* First probe of foreign investor to set precedent
* Follows staff reinforcements, technology upgrades
* India ranks 7th out of 11 Asian markets for oversight -
By Himank Sharma
MUMBAI, June 17 India's stock market watchdog,
long lambasted as toothless, has more resources than ever before
to spot rogue trades. Even though it has singled out a hedge
fund as the target of its first major trading probe, detractors
What they need to see is a high-profile bust.
The Securities and Exchange Board of India (SEBI) hopes it
will achieve just that after accusing Hong Kong-based
multi-asset fund Factorial Capital Management Ltd of shorting
L&T Finance Holdings Ltd using information allegedly
leaked by bankers on a cut-price share offering.
"Nobody takes their investigation seriously, they are a
paper tiger," said J.N. Gupta, a former SEBI director who now
runs a shareholder advisory firm. "But if they can set a
precedent in this case, it will work like magic for their
SEBI has a dismal track record on fighting insider trading.
Until now, it has never probed a foreign investor for illegally
seeking to acquire and profit from market-moving information not
yet made public. Almost all of SEBI's cases have been against
penny-stock dealers. Many of them were settled by payments of
Lax regulation has deterred long-term investors who would
like to bet on India, leaving the market prone to the whims of
short-term speculators. Indian stocks hit record highs this
month on promises by India's new prime minister, Narendra Modi,
of economic reform. But only last year they were roiled by the
winding down of U.S. economic stimulus policies.
Under the leadership of U.K. Sinha, appointed in 2011, SEBI
has built its capacity to identify suspicious trades, insiders
and analysts say.
It has more than trebled its annual spending to 2.81 billion
rupees ($47 million) over the past six years. The regulator also
recently hiked transaction fees, which Sinha said is to commit
greater resources to enforcement and surveillance.
The 62-year-old chief, whose term was recently extended by
two years, has a record as an effective administrator. He pushed
through banking and capital market reforms at the finance
ministry, later running India's oldest mutual fund.
OPEN AND SHUT CASE?
In a seven-page order, SEBI said it had established that
Factorial was approached by Credit Suisse to gauge
interest in a potential sale of L&T Finance shares, after which
Factorial built a big short position in the stock. Short sellers
seek to profit from price falls.
The SEBI order said Credit Suisse employees had discussed
the expected pricing of the share sale in chatrooms, and that
the information could have leaked to outsiders. SEBI did not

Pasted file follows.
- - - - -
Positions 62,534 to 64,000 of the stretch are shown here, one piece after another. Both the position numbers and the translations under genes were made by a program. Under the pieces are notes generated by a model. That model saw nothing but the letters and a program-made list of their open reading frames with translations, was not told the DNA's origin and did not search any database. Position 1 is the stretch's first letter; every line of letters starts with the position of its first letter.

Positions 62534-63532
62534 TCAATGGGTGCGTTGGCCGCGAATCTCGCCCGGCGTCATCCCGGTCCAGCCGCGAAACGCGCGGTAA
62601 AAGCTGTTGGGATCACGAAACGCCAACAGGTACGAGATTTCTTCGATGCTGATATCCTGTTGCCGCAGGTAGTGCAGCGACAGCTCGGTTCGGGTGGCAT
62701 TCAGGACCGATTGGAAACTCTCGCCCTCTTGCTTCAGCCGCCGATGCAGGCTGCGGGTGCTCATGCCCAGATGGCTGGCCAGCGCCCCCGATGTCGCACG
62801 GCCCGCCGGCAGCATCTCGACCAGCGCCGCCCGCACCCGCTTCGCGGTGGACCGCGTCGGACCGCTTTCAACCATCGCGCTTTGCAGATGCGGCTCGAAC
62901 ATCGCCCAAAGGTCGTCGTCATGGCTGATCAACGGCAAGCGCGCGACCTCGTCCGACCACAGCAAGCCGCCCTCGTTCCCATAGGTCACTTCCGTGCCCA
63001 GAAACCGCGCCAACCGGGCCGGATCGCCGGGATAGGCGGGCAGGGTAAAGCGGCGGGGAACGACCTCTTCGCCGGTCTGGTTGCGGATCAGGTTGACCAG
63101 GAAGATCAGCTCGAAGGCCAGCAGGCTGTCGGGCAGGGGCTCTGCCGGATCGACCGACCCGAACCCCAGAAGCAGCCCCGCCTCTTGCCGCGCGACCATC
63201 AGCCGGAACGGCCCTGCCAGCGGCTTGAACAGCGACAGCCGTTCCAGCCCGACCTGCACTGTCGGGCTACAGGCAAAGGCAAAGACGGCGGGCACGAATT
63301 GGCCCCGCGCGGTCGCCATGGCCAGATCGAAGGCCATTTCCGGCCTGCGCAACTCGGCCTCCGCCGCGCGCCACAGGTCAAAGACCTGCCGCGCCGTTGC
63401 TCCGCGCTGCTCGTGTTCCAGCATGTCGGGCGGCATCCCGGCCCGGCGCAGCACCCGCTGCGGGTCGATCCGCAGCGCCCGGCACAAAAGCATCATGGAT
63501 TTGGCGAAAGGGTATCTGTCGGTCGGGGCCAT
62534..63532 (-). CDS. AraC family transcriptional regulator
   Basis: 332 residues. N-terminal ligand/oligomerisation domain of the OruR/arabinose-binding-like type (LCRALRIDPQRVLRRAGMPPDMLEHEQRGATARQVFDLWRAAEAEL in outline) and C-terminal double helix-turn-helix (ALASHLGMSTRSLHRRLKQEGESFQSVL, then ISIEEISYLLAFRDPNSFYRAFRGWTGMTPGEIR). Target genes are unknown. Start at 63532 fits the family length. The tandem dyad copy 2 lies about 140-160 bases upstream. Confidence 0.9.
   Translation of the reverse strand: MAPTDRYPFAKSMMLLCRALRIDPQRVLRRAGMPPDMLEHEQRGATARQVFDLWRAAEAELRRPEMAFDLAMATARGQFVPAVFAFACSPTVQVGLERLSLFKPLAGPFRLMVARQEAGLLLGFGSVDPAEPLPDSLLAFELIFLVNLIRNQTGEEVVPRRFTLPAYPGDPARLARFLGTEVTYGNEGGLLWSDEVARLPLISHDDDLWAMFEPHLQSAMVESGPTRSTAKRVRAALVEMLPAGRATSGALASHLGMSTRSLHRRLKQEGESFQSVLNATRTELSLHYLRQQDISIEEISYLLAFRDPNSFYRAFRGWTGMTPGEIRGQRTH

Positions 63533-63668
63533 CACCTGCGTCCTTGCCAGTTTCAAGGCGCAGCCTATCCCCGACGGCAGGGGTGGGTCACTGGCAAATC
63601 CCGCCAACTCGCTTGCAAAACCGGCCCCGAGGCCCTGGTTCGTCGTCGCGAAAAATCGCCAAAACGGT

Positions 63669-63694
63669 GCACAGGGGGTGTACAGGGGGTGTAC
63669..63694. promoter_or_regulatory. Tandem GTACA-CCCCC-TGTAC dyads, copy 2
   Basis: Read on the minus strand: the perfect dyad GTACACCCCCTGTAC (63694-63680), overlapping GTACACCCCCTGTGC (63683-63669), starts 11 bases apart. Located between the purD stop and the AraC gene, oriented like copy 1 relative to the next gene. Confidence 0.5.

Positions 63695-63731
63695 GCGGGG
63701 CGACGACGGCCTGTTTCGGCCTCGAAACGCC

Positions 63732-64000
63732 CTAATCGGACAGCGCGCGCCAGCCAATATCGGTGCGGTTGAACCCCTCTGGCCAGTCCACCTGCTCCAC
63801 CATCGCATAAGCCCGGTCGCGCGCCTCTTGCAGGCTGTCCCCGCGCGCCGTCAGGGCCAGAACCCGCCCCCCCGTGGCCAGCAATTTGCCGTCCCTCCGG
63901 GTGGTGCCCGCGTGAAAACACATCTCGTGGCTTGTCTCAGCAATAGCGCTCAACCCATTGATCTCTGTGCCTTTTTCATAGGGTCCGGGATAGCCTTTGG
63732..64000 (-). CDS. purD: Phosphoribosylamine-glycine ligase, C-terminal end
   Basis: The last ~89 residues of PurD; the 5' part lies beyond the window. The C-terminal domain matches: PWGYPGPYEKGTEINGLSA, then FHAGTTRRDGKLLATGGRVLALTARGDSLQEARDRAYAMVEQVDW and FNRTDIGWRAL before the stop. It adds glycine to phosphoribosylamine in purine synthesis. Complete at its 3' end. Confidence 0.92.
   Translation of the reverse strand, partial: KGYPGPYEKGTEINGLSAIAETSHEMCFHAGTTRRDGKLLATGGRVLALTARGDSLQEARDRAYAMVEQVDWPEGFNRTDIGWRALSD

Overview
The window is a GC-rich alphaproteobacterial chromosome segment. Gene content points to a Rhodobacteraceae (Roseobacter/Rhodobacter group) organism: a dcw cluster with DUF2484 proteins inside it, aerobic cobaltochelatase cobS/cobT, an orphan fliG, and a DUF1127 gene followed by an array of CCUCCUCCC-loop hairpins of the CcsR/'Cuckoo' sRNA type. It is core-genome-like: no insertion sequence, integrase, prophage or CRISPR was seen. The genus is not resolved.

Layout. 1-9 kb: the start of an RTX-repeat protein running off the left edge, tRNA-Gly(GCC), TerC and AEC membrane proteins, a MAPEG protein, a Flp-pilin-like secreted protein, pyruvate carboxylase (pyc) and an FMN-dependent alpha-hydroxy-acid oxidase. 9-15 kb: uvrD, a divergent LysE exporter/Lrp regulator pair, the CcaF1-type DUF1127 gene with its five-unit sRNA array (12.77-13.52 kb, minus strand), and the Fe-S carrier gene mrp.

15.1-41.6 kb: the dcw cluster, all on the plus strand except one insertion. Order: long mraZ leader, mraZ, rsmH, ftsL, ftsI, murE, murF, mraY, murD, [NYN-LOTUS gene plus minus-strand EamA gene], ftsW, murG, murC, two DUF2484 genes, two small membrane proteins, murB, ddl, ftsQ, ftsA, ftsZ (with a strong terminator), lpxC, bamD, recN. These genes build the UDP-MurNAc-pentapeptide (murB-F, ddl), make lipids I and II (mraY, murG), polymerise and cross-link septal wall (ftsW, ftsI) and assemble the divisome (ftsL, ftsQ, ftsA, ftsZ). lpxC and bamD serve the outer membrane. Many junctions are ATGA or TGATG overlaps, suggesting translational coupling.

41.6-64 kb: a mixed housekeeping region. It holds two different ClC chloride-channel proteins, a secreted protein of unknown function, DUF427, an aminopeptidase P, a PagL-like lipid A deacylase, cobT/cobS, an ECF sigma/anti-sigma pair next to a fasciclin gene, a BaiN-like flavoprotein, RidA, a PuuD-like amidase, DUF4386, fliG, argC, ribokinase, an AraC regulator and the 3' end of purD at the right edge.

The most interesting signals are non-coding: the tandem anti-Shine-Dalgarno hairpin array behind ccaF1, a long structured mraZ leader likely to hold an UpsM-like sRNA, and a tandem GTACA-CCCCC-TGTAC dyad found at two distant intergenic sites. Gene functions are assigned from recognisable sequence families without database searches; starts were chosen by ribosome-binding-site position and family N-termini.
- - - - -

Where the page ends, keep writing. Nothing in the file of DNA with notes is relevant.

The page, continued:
accuse Credit Suisse of any wrongdoing.
"Factorial was aware of or at least had an indication of the
pricing and they blatantly abused that information," said one
SEBI official, who has worked on the case, requesting anonymity.
"We think this is an open and shut case."
Factorial has said SEBI's allegations, made on June 5, are
without merit. It has 21 days to respond.
SEBI could ban Factorial and fine it up to 250 million
rupees, or three times its illegal profits, subject to a
possible court challenge. It could also seek jail terms,
although it has never launched criminal proceedings in an
insider trading case.
The regulator has also reserved the right to investigate the
local unit of Credit Suisse Group, alleged to be the source of
the leak. Credit Suisse has declined to comment.
The SEBI official said the regulator receives about 100-200
alerts related to suspicious trading activity on a busy day,
which are then followed up by its officers.
"Our systems have become more sophisticated over the years.
We are constantly upgrading algorithms used to track suspicious
trading, and learning from past mistakes," the official said.
SEBI has revamped rules to improve transparency in Indian
markets over the past year, launching new corporate governance
guidelines and disclosure rules for companies.
Sinha has also won greater powers to monitor telephone data
records and carry out searches against suspects without a court
But new legislation to combat insider trading, to replace a
two-decade-old law, is stalled.
"We still find enforcement relatively weak - we don't see
huge improvement there," said Jamie Allen, head of the Asian
Corporate Governance Association, which has ranked India seventh
out of the 11 markets it monitors for quality of oversight.
SEBI's inability to counter securities fraud has driven away
retail investors from India's markets in recent years, with over
$5.15 billion leaving stock funds in the last four years alone.
Jonathan Schiessl, an India fund manager at Ashburton Asset
Management said his firm steers "as far as possible" away from
Indian small and mid-cap stocks due to apparent manipulation of
their stock prices.
($1=59.60 Indian rupees)
(Editing by Douglas Busvine and Ryan Woo)